Uli Gaulke was born in Schwerin in 1968, spending his childhood and adolescence in East Germany where Soviet Communism prevailed. During the grey school days, he had chances to expose himself to different ways of thinking as his mother often took him to the theatre to enjoy controversial productions. He also played the trumpet for his school and the party but gave it up due to the tiredness of the propaganda. In 1987, he was assigned to be an army projectionist for National People’s Army. The experience was horrible yet he discovered films during the national services.
The Fall of the Berlin Wall gave him the freedom to do whatever he wanted. In 1989, he moved to Berlin and received higher education on Physics, Theatre Science and Film Directing. At the same time, he continued to work as a projectionist in order to make a living. It was the nurture in the cinemas provided all the important lessons about film to him – watching films and studying audiences. He came to understand the actions and juxtapositions that moved viewers, the scenes that brought them to laughter or tears. Even now, he thinks of the viewers when he is lining up a shot or cutting a scene.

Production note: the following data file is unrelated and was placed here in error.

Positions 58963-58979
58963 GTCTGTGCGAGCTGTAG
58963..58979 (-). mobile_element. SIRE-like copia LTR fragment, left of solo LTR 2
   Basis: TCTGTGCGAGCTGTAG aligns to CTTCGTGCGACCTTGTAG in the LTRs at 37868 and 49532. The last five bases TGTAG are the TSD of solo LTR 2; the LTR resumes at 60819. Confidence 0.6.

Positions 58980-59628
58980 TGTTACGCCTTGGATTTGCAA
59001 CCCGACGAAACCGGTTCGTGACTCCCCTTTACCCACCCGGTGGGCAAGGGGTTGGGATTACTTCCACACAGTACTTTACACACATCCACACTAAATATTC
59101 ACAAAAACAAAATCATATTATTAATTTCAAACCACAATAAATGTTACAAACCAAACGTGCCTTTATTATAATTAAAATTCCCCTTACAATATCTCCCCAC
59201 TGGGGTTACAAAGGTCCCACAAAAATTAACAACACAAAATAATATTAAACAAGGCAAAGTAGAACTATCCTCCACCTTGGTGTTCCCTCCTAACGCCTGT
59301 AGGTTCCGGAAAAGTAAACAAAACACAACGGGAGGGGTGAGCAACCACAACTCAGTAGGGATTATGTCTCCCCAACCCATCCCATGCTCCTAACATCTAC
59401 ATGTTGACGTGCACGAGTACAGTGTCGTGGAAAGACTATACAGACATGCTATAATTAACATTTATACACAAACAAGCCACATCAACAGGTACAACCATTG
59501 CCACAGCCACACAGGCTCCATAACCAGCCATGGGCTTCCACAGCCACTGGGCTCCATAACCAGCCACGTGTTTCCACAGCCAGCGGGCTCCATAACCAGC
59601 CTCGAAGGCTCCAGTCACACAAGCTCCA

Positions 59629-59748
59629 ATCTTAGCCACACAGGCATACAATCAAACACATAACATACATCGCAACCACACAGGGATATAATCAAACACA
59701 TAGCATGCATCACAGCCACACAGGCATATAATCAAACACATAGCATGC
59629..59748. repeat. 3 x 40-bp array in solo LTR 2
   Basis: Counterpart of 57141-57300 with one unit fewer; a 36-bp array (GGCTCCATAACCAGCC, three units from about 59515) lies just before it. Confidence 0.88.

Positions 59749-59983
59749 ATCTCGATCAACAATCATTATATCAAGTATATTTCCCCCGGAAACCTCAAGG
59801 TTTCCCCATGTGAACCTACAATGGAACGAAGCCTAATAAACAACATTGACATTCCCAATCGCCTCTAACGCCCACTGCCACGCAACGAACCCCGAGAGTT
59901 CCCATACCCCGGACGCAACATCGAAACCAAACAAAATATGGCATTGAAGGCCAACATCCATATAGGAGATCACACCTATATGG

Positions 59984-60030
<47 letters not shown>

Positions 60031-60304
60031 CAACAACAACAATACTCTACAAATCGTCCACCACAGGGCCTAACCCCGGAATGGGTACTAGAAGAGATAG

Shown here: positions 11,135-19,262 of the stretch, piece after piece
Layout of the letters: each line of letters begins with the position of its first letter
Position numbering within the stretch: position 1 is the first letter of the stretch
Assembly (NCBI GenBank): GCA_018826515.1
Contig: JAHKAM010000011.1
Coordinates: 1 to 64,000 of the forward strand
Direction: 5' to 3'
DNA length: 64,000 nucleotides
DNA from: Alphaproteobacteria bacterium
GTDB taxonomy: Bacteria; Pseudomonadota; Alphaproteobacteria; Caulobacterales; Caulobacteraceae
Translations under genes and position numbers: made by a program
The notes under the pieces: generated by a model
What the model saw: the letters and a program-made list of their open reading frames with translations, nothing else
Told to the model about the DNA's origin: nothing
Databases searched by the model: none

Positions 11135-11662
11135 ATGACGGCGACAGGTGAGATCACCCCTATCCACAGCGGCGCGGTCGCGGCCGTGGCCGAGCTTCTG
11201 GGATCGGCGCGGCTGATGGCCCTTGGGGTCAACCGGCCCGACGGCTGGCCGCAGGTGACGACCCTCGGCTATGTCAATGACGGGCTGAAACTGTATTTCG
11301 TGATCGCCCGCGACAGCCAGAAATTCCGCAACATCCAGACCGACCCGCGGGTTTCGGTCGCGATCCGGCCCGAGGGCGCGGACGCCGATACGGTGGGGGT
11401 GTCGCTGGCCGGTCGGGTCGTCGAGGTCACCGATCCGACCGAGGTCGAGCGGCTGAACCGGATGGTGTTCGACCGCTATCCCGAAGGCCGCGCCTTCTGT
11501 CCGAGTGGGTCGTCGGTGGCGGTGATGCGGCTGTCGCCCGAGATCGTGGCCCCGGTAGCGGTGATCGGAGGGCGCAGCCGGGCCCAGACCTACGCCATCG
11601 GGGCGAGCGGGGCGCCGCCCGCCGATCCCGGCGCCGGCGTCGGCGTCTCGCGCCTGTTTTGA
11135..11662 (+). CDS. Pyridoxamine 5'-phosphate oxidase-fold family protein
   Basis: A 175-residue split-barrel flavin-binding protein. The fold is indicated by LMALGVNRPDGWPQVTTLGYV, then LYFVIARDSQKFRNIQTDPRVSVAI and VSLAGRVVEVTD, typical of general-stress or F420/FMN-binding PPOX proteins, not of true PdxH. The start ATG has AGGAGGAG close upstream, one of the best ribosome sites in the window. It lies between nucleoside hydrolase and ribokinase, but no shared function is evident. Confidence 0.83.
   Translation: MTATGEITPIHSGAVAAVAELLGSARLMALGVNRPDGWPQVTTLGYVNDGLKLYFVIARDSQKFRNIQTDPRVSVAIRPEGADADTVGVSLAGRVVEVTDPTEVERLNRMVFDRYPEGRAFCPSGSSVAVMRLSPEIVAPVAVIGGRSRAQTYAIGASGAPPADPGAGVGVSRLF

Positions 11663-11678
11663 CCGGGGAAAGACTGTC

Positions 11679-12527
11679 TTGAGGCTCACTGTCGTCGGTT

Uli’s passion for films may have come late but it came from the heart with real intensity. As he said, he became a documentary filmmaker because of his interest in people and the love of the “real” moment. His works not only embody the collision of socialism and capitalism but also cross cultural lines by understanding individuals: a journey into Uli’s own past in socialist years, HAVANNA, MI AMOR (2000), a tribute to projectionists in remote corners of the world, COMRADES IN DREAMS (2007), fascinating life stories of six musicians from the oldest jazz band, AS TIME GOES BY IN SHANGHAI (2013).